Artists paint murals of hopes and fears in war-torn Yemen


Sanaa, Yemen | AFP | Video by Abdulkarim al-Marani

Young artists lined up across a wall in the Yemeni capital Sanaa on Thursday painting murals that reflect their fears as well as hopes in a country crippled by war.

Yemeni mourners carry coffins during a funeral in the Huthi-rebel-held capital Sanaa on March 14, 2019, for civilians killed in strikes in the northern Hajjah province. – The United Nations had confirmed that 22 civilians, including 12 children, were killed in strikes on March 9 and 10 in the district of Kushar in Hajjah province, home to a branch of the powerful Hashed tribe. The UN did not say who was responsible, but the Huthis accused the Saudi-led military coalition fighting on the side of the government of carrying out the attack. (Photo by Mohammed HUWAIS / AFP)

“We are here as a tribute to art and culture and to spread the message of peace in an attempt to revive what this war has taken from us,” Haifa Subay, her glasses spotted with white paint, tells AFP.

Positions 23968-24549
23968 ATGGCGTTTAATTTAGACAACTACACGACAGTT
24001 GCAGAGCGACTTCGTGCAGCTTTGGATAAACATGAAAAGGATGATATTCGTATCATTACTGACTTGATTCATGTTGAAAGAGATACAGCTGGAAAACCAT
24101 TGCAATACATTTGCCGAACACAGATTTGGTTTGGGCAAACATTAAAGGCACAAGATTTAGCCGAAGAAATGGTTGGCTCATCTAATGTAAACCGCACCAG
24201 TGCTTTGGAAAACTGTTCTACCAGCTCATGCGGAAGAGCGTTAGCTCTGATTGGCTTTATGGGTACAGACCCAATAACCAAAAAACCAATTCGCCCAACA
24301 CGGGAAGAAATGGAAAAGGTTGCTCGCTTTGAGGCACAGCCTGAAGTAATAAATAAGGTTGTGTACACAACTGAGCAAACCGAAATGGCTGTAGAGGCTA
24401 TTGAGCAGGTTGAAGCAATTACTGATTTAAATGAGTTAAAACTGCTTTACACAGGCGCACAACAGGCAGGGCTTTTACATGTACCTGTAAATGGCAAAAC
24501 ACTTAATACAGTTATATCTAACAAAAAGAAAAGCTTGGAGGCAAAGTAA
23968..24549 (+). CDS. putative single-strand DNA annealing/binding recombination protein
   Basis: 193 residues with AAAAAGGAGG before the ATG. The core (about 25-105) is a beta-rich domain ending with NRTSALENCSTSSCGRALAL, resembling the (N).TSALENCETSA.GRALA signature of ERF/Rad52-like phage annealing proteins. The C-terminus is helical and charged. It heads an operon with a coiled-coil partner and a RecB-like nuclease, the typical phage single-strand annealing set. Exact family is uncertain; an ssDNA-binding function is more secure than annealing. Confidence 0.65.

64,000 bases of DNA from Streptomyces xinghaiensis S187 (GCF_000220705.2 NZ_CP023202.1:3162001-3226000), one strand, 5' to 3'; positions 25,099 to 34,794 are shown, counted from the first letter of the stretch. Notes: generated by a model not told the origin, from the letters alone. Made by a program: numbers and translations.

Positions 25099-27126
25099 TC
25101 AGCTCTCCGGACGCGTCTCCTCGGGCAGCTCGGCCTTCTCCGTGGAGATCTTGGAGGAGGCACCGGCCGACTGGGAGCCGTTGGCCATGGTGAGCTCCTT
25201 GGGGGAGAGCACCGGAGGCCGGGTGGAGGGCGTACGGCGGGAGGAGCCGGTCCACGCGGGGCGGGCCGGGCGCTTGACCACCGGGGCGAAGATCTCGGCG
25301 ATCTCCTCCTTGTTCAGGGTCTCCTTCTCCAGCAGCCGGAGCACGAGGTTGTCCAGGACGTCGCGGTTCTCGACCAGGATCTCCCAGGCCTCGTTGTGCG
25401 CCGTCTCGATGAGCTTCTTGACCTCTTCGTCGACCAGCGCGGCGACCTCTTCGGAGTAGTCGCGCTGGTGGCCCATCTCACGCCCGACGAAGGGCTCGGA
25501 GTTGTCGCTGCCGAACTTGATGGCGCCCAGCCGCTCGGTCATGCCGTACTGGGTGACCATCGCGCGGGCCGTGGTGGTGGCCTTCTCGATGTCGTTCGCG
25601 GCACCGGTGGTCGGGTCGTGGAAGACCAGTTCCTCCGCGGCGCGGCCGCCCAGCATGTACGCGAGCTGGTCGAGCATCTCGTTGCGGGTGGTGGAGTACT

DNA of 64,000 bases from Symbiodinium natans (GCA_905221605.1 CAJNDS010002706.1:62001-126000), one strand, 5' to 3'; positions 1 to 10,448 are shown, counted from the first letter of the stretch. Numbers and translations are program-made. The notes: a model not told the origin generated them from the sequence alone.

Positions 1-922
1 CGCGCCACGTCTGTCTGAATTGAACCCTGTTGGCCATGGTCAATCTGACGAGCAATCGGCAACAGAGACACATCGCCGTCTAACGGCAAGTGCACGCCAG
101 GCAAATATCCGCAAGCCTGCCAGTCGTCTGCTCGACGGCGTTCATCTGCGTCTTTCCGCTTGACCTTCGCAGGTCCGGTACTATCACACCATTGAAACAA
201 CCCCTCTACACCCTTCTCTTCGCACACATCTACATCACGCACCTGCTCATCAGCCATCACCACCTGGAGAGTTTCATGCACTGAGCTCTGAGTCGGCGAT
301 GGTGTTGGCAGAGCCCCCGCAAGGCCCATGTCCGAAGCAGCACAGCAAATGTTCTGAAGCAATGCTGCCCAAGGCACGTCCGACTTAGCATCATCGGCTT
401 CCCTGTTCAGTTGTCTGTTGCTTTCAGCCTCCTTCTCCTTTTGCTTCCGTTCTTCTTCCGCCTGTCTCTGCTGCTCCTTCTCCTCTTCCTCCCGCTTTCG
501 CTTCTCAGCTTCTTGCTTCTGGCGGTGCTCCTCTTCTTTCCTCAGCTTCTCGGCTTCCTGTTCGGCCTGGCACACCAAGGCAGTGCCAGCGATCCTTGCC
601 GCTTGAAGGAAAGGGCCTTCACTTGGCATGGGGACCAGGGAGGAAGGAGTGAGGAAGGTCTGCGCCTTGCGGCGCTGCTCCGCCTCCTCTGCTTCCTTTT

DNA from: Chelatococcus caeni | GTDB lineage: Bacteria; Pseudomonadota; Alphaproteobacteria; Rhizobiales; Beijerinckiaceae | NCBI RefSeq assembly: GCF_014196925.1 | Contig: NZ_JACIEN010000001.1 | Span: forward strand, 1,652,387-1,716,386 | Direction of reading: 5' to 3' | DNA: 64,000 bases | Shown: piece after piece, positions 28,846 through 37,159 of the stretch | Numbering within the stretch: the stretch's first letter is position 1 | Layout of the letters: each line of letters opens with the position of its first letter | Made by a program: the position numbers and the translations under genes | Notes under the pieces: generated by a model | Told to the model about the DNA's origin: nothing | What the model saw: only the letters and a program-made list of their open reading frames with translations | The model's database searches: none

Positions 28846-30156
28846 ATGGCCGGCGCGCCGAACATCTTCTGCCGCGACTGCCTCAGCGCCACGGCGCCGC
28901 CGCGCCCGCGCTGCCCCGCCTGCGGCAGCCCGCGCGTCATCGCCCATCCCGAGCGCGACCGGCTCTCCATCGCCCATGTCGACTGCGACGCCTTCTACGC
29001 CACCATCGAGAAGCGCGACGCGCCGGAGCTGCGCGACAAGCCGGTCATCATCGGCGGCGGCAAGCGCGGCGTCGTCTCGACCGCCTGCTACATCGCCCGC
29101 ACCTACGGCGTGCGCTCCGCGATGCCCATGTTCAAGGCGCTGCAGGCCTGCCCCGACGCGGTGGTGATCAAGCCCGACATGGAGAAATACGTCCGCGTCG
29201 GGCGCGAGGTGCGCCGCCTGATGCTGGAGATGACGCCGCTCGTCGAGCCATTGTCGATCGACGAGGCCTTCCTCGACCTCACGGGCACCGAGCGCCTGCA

The graffiti artist is taking part in an open-air exhibition, painting a mural of what seems to be an abstract face with words of hope and encouragement in bold, red letters.

“The war has destroyed Yemen. It has destroyed all the capabilities of this beautiful country,” she says from the rebel-held capital.

The conflict between the pro-government forces — backed by a Saudi-led military coalition — and the Iran-aligned Huthi rebels has pushed the country to the brink of famine.

Since 2015, when Saudi Arabia and its allies intervened in the war, around 10,000 people — mostly civilians — have been killed and more than 60,000 wounded, according to the World Health Organization.

Rights groups say the real figure could be five times as high.

Like Subay, Thiyazen al-Alawai hopes to bring back life to the city through his art work.

“Street art in Yemen is not separate from society but a part of it,” he said as people, young and old, paused to admire the artists’ work.

“The people (of Yemen) are not spectators, but they are participants in such art work.”

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A teenage boy donning a hoodie and a respirator mask spray paints a wall using his country’s flag colours: red, white and black.

Another wall has the word Arabia Felix, or Happy Arabia — used by the Romans to describe the part of the region to which Yemen belonged and was home to the legendary Queen of Sheba.

“We just hope that Yemen returns to the way it was,” said Subay.

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© Agence France-Presse


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